Rights of Way Search
The purpose of a Rights of Way search is to provide all the available documentation so that a property owner can elicit the precise terms affecting either a private or public right of way that he either has the benefit of or the burden of. The search comprises the Title Registers, Title Plans and Conveyancing Deeds for each property (and Lease if one of the properties is leasehold) for information relating to private rights of way, and the available public documents in respect of public rights of way. This article examines the nature and scope of these documents, how to obtain the search, and details of other articles that provide further in depth information.
Rights of Way Search
The documents comprising a Rights of Way search are:
- Title Register for each property
- Title Plan for each property
- Conveyancing Deeds and Deed Plans for each property
- Lease and Lease Plan (if one of the properties is leasehold)
- Illustrated Rights of Way booklet with samples of private and public rights of way
- Neighbourhood Report
- CROW Map
- Common Land Search (if option selected)
The cost of a Rights of Way search is £139.
Rights of Way Search
The Title Register provides details of rights of way in both its A section and its C section. Rights of Way are easements. Easements that you have the benefit of will appear in the A section of your Title Register, and the C section of your neighbour's Title Register. Your property will be known as the Dominant Tenement, because you have the right over your neighbour's land. Your neighbour's property will be known as the Servient Tenement, because it is his land that you have a right of way over.
Where the Right of Way burdens your property it will instead appear in the C section of your Register, and the A section of your neighbour's register. In this case, your property will be the servient tenement and your neighbour's the dominant tenement.
The Title Register will usually refer to the Conveyancing Deed that created the Right of Way and will generally contain a note that a copy of it has been retained by the Land Registry.
The Title Plan will illustrate the Right of Way, showing it either as a blue tinted feature or a brown tinted feature. The Land Registry colouring protocol is for a right of way (or other type of easement) for the benefit of the land (and therefore appearing in the A section of the Register) to be tinted brown; if the land has the burden (C section) it will be tinted light blue.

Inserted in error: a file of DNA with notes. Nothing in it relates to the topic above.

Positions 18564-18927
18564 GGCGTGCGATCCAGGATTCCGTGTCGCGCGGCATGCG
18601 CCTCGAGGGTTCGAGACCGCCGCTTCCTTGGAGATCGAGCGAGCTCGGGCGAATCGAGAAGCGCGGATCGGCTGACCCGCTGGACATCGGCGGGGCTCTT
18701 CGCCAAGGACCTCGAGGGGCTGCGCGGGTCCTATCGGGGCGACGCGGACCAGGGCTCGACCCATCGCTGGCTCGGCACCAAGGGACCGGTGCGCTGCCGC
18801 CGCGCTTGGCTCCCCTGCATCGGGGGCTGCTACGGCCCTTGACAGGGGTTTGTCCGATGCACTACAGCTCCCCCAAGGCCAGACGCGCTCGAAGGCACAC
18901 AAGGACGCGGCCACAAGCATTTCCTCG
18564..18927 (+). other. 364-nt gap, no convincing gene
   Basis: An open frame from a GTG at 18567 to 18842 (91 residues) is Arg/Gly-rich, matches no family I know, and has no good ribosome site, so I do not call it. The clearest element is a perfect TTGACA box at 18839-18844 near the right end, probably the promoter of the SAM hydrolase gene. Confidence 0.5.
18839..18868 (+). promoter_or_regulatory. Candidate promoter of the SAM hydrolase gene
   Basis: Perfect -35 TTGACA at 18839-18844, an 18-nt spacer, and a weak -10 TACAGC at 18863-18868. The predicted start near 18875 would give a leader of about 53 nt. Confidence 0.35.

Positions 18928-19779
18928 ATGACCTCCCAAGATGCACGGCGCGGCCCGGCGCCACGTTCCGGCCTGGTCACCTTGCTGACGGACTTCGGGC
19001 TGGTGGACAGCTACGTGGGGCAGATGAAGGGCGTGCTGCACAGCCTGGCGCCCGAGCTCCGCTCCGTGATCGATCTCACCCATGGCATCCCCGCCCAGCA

Conveyancing Deeds and Deed Plans
As stated above, the Land Registry will often retain a copy of the Deed creating a right of way. At the foot of the paragraph in the Register that refers to the Deed a note will appear to say that a copy has been made (if it has). Where such a note appears that Deed will be available to anyone wishing to obtain a copy of it. The Deed will usually contain a lot more information than that shown in the Register, and should always be looked at where there is a rights of way problem.
Many Conveyancing Deeds have plans attached to them (Deed Plans), and these often provide further useful information.
Lease and Lease Plan
Where one of the properties is leasehold there will always be a Lease. The Lease almost always has a Lease Plan attached to it. The Lease and Lease Plan between them may also offer a significant amount of further information pertaining to rights of way.
Illustrated Guide Book
This is a lengthy, full colour and fully illustrated book in PDF format. As well as describing the relevant factors pertaining to rights of way it also provides day to day sample extracts from the available documents that illustrate what you would be looking for in your documentation. There is a separate section providing full details of the types of public rights of way that may affect your property.
The Neighbourhood Report is usually about 40 pages long and deals with many aspects of your neighbourhood. In particular, there is an OS map extract centered on your property that provides details of rights of way within a radius of 250 metres. These include footpaths, bridleways, byways open to all traffic, roads used as a public path, national trails, recreational paths, permitted bridleways, permitted footpaths, and cycle routes.
This is a map provided by the Countryside and Rights of Way Act 2000. It is centered on your property and provides details of access land where freedom to roam rights exist on, adjoining or near to your property.
Common Land Search
This search is only included with your documentation if you tick a box asking for it. The Common Land Search will state whether your or the adjoining land is affected by Commoner's Rights, and provide details of those rights.